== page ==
During the network reconnaissance phase of a cyber attack, cyber criminals haven’t yet gained access to your network. Instead, they’re surveying viable networks to determine which are most vulnerable to specific types of attacks and which are worth attacking to begin with.
Common methods they may use to gain information on a business’s network include:
- Researching your website and clients
- Information collection through social engineering
- Exploiting social media accounts and public information
- Assessing the web services your team uses
- Purchasing information on the dark web
Ultimately, during the first phase of a cyber attack, hackers are looking for potential areas of vulnerability they can use to gain access to your network. If cyber criminals survey your network and can’t pinpoint any readily exploitable vulnerabilities, they’ll often move onto a weaker network, thereby minimizing the threat of an attack on your system before it can begin.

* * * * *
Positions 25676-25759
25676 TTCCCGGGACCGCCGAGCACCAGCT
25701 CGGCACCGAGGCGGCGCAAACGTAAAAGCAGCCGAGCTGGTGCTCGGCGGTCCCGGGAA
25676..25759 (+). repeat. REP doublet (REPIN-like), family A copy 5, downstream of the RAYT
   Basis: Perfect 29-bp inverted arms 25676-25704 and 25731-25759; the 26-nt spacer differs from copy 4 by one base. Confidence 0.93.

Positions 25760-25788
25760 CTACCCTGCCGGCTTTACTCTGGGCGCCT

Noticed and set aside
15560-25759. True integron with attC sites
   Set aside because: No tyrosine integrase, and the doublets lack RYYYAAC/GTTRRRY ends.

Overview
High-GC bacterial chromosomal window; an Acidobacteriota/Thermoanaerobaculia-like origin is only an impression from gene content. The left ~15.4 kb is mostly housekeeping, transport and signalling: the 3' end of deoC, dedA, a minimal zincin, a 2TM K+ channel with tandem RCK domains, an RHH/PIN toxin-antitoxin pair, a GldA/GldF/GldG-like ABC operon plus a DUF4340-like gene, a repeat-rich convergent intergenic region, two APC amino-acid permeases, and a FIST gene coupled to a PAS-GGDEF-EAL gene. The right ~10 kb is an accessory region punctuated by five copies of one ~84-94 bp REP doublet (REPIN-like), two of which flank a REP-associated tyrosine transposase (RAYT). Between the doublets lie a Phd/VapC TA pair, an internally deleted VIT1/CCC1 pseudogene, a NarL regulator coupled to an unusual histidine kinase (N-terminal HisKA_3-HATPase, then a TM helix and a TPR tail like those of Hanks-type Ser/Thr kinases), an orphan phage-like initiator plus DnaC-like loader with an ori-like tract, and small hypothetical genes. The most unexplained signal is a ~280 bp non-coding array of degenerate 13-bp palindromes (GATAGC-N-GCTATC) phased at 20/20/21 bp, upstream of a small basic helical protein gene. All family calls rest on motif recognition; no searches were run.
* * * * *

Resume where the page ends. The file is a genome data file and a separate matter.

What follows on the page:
Phase 2: Deployment and Delivery
Once cyber criminals have pinpointed which networks are worth targeting, they decide on the most effective way to gain entry and compromise data across a network.
Some of the most common cyber attacks include:
- Ransomware: Businesses that retain high-value, mission-critical data on their network without deploying advanced backup systems are susceptible to a ransomware attack.
- Phishing attacks: Businesses with inadequate cyber security awareness training programs are at a higher risk of falling prey to a phishing attack.
- Password attacks: Businesses with weak policies for user password creation can fall victim to a password attack.
At this stage, your network can still be saved with minimal harm done. With the right systems in place, such as automated network monitoring, network administrators can potentially detect any network anomalies and deny access before a full network breach occurs.
Phase 3: Exploitation and Installation
After cyber criminals successfully gain entry to your network, they can start moving across the network to work toward their ultimate objective. Once they’ve gained a foothold, they can move laterally across your user base, exploit web services, install malware, encrypt data, redirect data and network traffic, and even lock users out of the network altogether.